Establishing information hierarchy while maintaining aesthetics and readability is an art form in itself. So while you might not have an in-depth knowledge of typography, it is essential to at least develop some kind of understanding of it, in order to appear more professional and gain the trust of your customers.
What should you aim for? Try finding a clear font to your liking and avoid using unclear, messy fonts. Search platforms like Fontpair for inspiration and direction.
#4: No Call to Action
As I read my friend’s beautiful letter to her website visitors, I have noticed that there was no call to action. This is one of the most common website design mistakes people make. If your website lacks a call to action, how will you direct your visitors towards the conversion goal you’ve set?
What is Call to Action or CTA for short? A call to action is a message that encourages an immediate response or sale. You want your visitors to share their email address, provide feedback, download your eBook, or proceed to checkout? CTA is your best friend because it allows your visitors to do anything you want them to.
CTA messages are short, specific, and clear about the action needed. Creating a strong call to action with clearly defined benefits for the visitor – what will the consumer get out of your offer, is essential.
Whatever your goal is, make sure that your overall content – textual and design, supports the message you are sending.
Heads up: Google will roll out a new algorithm update – Page Experience, in May 2021. One of the things which will become even more important is the call to action messages. So, separate your CTAs, position them properly, and make sure they are bright and correctly shaped.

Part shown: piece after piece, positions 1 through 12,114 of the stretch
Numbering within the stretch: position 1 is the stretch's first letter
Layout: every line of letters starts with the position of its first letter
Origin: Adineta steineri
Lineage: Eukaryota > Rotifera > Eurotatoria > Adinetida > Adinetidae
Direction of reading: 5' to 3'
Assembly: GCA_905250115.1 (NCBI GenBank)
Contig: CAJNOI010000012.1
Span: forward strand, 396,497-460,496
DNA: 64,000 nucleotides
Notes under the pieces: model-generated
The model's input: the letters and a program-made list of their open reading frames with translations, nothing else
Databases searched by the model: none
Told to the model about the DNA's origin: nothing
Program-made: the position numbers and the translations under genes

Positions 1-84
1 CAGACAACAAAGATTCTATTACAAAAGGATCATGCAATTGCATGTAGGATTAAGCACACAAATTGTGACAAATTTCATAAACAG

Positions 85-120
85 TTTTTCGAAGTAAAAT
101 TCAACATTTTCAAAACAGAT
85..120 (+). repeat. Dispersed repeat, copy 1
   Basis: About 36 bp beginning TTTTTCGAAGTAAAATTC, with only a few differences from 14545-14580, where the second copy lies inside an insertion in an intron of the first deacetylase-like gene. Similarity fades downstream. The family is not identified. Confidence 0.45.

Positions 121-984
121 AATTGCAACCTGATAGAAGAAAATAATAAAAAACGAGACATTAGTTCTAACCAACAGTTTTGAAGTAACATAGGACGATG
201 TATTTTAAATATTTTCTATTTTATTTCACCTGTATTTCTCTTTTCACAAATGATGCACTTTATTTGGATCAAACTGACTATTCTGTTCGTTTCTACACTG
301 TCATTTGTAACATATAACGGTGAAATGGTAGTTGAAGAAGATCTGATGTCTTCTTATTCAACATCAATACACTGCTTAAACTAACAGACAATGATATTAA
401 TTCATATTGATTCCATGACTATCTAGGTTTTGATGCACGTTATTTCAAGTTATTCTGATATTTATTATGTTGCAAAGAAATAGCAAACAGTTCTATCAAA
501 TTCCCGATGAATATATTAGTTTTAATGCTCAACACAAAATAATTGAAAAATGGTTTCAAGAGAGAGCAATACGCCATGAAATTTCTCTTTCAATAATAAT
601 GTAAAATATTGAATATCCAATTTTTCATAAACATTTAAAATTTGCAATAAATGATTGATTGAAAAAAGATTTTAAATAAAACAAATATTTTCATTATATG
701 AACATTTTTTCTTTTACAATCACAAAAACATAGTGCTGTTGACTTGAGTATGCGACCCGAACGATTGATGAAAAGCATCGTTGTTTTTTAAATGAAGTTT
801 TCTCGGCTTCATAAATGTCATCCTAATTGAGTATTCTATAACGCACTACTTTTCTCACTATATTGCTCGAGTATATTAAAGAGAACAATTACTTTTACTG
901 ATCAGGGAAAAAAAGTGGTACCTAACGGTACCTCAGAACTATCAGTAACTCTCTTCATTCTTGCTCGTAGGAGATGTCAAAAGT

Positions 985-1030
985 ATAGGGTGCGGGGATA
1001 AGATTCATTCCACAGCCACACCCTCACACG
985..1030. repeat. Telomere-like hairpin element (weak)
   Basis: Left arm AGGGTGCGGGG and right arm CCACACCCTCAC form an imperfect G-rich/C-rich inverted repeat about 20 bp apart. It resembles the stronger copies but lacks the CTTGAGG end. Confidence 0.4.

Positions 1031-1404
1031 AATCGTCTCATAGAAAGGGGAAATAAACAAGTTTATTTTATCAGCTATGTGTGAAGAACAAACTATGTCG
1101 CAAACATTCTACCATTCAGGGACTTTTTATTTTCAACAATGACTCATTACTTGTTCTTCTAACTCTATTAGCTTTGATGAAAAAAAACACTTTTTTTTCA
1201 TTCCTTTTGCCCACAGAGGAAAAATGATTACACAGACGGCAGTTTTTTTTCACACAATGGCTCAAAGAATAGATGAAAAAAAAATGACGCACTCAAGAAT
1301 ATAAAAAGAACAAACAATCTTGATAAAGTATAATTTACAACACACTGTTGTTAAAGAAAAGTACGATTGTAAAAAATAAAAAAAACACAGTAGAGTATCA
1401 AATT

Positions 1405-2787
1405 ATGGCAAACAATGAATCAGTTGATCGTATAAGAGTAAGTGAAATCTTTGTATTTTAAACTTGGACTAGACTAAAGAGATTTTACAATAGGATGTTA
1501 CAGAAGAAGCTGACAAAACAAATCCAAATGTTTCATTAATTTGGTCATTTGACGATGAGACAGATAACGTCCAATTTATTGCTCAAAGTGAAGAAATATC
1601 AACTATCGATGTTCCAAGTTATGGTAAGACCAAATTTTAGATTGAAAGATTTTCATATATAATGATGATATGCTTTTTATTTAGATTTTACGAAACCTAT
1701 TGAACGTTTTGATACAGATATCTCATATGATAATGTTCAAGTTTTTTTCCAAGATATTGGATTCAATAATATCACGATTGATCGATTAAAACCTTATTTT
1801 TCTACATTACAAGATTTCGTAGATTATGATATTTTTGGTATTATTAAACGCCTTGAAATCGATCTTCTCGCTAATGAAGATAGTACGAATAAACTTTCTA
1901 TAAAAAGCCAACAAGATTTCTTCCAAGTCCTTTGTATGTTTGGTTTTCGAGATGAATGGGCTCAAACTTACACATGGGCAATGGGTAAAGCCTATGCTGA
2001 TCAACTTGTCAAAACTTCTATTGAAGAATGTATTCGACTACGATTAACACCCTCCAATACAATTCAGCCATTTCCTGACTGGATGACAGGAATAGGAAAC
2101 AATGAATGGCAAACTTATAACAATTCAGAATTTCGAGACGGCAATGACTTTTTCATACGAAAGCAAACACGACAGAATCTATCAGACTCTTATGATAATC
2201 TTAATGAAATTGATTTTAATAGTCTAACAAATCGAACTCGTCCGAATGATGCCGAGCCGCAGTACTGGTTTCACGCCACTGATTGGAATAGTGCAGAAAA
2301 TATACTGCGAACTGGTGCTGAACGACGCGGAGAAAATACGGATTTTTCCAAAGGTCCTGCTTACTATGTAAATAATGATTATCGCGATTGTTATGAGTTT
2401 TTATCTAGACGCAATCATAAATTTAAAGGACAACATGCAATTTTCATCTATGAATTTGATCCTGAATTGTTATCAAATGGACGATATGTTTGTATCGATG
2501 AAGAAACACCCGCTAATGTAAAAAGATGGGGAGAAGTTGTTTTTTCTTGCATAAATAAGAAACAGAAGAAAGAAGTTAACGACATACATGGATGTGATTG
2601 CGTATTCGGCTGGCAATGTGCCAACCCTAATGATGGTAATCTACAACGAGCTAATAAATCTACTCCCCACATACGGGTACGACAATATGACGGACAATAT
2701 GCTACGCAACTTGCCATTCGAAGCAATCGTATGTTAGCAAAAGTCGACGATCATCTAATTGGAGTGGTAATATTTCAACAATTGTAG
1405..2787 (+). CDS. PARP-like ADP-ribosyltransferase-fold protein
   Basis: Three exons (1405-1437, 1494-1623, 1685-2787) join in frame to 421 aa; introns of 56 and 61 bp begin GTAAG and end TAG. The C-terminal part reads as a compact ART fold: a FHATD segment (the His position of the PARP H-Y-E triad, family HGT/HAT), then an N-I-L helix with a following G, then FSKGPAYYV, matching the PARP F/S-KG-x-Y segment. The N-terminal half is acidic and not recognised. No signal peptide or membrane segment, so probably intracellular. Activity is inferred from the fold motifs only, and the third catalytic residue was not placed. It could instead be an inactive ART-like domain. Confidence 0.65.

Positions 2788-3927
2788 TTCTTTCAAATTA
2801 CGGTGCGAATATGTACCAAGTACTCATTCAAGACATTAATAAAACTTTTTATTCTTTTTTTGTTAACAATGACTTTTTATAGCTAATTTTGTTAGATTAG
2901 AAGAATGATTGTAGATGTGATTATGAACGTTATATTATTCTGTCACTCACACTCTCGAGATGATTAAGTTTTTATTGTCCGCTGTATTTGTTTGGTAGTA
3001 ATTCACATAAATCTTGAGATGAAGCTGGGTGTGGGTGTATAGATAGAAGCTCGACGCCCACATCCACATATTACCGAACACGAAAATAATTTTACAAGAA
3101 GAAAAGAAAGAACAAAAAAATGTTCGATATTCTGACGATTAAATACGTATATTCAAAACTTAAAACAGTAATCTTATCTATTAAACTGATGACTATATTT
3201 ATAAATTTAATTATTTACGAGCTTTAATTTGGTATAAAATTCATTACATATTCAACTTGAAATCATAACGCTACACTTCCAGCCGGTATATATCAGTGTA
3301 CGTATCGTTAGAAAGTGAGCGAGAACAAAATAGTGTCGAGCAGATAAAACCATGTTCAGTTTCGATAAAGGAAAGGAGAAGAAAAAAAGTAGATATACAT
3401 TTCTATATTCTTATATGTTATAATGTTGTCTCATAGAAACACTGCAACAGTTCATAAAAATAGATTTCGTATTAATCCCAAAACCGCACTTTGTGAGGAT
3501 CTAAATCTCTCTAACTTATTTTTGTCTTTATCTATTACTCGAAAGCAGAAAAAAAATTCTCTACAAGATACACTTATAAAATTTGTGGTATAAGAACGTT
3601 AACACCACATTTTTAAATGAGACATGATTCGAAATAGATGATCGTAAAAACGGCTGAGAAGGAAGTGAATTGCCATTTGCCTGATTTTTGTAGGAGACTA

#5: Too Much Noise
I once read a book that said that you’ll not meet your goal if your customers need to burn too many calories to understand your message. Now, I am wildly paraphrasing, but the point is this: if it takes too much energy for a visitor to get the point of your website, you are doing it wrong. Your content, whether it is an image or text on your homepage or your about page should be written with the customer in mind.
Hard truth? No one cares about how you struggled to start your business unless it is crucial for your customer to make a conversion. And this doesn’t only hold true for business websites. The same goes for personal websites. The goal of a personal website is to show your skills, work experience, your projects and tell the world your story. But not all parts of your story are relevant to your prospective client or employer. Focus on the parts that are essential to them as employers or customers – what aspects of your story differentiate you from the competition.
Creating a clear personal branding or company branding message is crucial for standing out of the crowd. Not only will it help you make more conversions from the visitors who land on your website, but it will help spread the word about you. People remember good stories.
A pro tip? Refrain from writing super short content – people want to know more. But at the same time, your website should not be mistaken for a novel either.
Here’s how to Create Content that Delivers: 5 CRO Writing Tips
Why Should You Avoid These Website Design Mistakes?
Well, the answer is simple: whatever the goal of your website is, you want the visitors to make some kind of conversion. Truth is, your prospective customers don’t want to go through a lot of trouble to get the information they need.
So if your website:
- is not responsive – visitors will bounce before converting.
- is not optimised – visitors will not find you organically.
- has unsuitable typography – you’ll not be perceived as serious, or they’ll have a hard time reading your content. Hence, leave before converting.
- has no call to action – they won’t be nudged to make a conversion.
- has too much noise – they’ll get confused about your message and you won’t meet your conversion rates.
The bottom line? Beware to avoid the website design mistakes we’ve outlined here. Creating a website can seem a daunting job at first, but remember this – it is worth it.